Friday, September 15, 2017

A Pride of Nerds

So, the reason Wife's head got smaller in the third panel is that she had to deflect some of the air from her head down her arm so she could inflate her fist for our fist-bump.

Like when balloon sculptors put that little bulgy ball at the end of a balloon-poodle's tail.

Not that you asked or anything.

Thursday, September 14, 2017

Spare Ribbons

Over the last couple years, a number of you delightfully attentive readers have asked, “What’s the deal with Older Daughter and that ribbon you always draw for her in your comics?” So I thought I’d take a moment to explain.
When Older Daughter was born, she was given a special stuffed animal by Wife’s sister. He was a black and white dog named Pupper McGupper:
Pupper had a black ribbon tied in a bow as his collar. Older Daughter loved Pupper. Especially that ribbon. She slept with Pupper every night and clutched his ribbon while she did.
Eventually, she worked out away to hold Pupper, clutch his ribbon, and suck her thumb all at the same time.
One-handed cuddle/thumb/ribbon technique, demonstrated by a master (do not attempt without supervision).
Years later, of course, the ribbon came off Pupper and refused to be reattached. So, Older Daughter just held the ribbon and cuddled Pupper separately.
More conventional two-handed cuddle with accompanying thumb/ribbon (feel free to attempt without supervision).
Wife insisted on cleaning ribbon from time to time, because it became truly nasty, as Older Daughter would occasionally drool on it at night.
A more notorious and deadly pairing history has never known.
One time, ribbon came free of the load of laundry in which it was being washed. It wrapped around the axle that allowed the drum of the machine to spin and the whole thing shuddered to a halt.
This was, of course, terrifying. Not the possibility that we’d need to buy a new washing machine, of course, but the idea that Ribbon (it had officially been given a name by this time) might be lost forever.
All parents should teach their children, even in infancy, the importance and weight of the universal “No” sign, as they need to understand how frequently it will impact their lives. Here you can see the symbol capturing Toddler Older Daughter’s imagination.
I spent most of a Saturday dismantling the washing machine. Eventually, I freed Ribbon.
The washing machine returned to life. Ribbon returned, but he was a thin, tattered remnant of his former self.
Nevertheless, Older Daughter continued to sleep with it — what’s more, the scary near-loss of Ribbon caused her to want to have it in her hand all the time. Rubbing the ribbon between her fingers became a comforting thing.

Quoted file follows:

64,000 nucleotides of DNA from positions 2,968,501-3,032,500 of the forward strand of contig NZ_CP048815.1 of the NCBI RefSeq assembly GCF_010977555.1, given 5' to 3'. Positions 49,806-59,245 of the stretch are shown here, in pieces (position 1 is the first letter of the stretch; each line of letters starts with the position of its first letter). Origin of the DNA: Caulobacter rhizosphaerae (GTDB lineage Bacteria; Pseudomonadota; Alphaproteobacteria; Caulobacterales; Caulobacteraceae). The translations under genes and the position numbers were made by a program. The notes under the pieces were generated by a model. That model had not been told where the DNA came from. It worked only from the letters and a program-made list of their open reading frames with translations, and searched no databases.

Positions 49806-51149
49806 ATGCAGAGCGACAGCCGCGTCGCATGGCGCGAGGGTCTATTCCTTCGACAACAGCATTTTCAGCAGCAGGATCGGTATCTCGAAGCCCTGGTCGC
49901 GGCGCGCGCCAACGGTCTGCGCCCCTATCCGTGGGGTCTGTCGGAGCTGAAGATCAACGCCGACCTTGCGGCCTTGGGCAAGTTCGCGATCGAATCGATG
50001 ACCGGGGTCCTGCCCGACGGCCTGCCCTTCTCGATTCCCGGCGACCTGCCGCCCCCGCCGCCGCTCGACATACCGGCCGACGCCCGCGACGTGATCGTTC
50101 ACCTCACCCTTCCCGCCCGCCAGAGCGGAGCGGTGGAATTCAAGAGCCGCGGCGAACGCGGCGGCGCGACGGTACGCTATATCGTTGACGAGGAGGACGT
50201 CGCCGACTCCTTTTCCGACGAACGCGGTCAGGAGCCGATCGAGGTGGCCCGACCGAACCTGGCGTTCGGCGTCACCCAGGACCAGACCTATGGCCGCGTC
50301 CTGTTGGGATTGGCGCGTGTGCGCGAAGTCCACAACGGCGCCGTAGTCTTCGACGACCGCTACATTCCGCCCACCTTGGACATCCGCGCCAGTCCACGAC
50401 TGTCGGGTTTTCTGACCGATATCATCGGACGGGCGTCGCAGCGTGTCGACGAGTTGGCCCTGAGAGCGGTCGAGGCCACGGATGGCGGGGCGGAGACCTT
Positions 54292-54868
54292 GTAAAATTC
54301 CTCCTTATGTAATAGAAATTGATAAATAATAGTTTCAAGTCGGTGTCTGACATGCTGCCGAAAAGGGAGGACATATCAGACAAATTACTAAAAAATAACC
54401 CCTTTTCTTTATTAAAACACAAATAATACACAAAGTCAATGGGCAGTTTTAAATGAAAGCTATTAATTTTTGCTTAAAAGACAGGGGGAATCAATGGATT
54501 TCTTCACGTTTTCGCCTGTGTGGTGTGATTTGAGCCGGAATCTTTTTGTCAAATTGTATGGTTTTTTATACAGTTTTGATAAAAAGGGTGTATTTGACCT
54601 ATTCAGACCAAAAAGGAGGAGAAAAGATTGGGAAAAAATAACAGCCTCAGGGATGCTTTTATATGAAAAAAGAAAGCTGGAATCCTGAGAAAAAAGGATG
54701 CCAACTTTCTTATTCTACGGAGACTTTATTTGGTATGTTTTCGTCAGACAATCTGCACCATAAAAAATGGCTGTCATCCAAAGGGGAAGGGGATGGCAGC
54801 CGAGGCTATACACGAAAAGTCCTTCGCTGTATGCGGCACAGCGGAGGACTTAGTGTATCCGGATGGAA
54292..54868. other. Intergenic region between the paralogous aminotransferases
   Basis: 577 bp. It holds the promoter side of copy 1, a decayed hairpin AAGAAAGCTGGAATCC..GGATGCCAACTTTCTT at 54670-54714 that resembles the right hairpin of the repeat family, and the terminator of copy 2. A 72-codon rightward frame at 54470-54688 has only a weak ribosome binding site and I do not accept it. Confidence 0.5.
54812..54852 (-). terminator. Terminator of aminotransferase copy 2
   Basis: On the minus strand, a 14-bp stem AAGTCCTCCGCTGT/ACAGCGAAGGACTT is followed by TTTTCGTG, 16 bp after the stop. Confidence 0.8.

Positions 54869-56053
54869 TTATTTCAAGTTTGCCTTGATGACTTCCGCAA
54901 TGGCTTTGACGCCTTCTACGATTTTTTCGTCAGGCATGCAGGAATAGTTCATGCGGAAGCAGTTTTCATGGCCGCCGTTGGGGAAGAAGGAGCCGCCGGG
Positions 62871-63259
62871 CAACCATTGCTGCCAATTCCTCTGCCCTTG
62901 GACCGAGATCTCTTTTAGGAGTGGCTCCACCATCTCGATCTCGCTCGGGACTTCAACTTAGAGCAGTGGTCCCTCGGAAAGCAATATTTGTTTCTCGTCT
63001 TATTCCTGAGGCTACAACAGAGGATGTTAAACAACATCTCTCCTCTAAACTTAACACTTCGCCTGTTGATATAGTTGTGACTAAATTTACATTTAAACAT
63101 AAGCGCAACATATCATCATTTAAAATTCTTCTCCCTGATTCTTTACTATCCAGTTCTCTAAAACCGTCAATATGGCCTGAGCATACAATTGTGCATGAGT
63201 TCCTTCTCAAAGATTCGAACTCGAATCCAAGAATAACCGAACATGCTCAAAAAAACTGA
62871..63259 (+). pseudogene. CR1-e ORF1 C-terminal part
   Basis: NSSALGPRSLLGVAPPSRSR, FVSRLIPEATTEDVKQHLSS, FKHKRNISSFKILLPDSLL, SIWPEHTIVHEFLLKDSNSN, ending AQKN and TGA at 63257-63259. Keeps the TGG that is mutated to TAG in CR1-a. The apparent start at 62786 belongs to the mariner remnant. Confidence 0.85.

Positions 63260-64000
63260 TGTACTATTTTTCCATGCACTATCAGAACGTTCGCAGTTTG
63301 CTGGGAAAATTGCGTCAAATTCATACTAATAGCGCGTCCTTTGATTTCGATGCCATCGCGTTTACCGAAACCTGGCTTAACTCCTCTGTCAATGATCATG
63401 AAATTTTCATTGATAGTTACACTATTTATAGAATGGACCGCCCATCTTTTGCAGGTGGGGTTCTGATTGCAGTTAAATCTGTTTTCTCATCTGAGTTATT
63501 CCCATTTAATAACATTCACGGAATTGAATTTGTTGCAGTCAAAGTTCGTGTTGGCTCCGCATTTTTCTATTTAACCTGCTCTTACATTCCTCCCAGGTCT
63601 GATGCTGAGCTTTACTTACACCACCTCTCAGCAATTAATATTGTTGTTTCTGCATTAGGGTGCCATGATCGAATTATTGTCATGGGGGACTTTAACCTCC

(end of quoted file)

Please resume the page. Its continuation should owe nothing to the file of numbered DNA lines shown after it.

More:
Hand shown actual size.
Which of course meant Ribbon continued to wear away, even faster than when she just slept with it. Wife continued to wash it from time to time (in a mesh bag of course), which meant it wore down still further.
Instead of drawing a picture of Ribbon, I decided to draw Jules Pfeiffer’s rendering of Morticia Addams’ hair with an extraordinary bout of split ends.
One day, sadly, we all decided that it was time to put Ribbon away for good. We bought a special box and it remains enshrined in there even now.
The Little Prince was particularly satisfied to see this when he asked me to draw a picture of Ribbon. Far happier than my previous drawing, which caused him to say, “No! I don’t want a picture of Jules Pfeiffer’s rendering of Morticia Addams’ hair with an extraordinary bout of split ends! I want a picture of Ribbon!”
But Older Daughter had discovered over the years that there were certain ribbons that had a very similar shape and feel to the one from Pupper. In particular, she found that the green ribbons used to decorate teddy bears from Harrod’s department store in London (and, indeed, often to wrap other gifts from Harrod’s) were especially good.
We were living in London at the time, hence the access to Harrod’s stuff. Or, in many cases, other people’s Harrod’s stuff.
So, whenever opportunities arose, we’d collect (read: hoard) these ribbons so that Older Daughter wouldn’t have to worry about Ribbon II going missing. She also then had “travel versions” of Ribbon.
Fun fact: the collective noun for a group of green ribbons is a “Harrod,” not a “hoard” as in, “For our older daughter, we hoarded a whole Harrod of green ribbons.”
Because rubbing Ribbon still brings her back to the feeling she had when she hugged Pupper in her crib, I think.
So she continues to walk around with a ribbon in her hand.
Even to this very day.
She's 22, in case you wondered.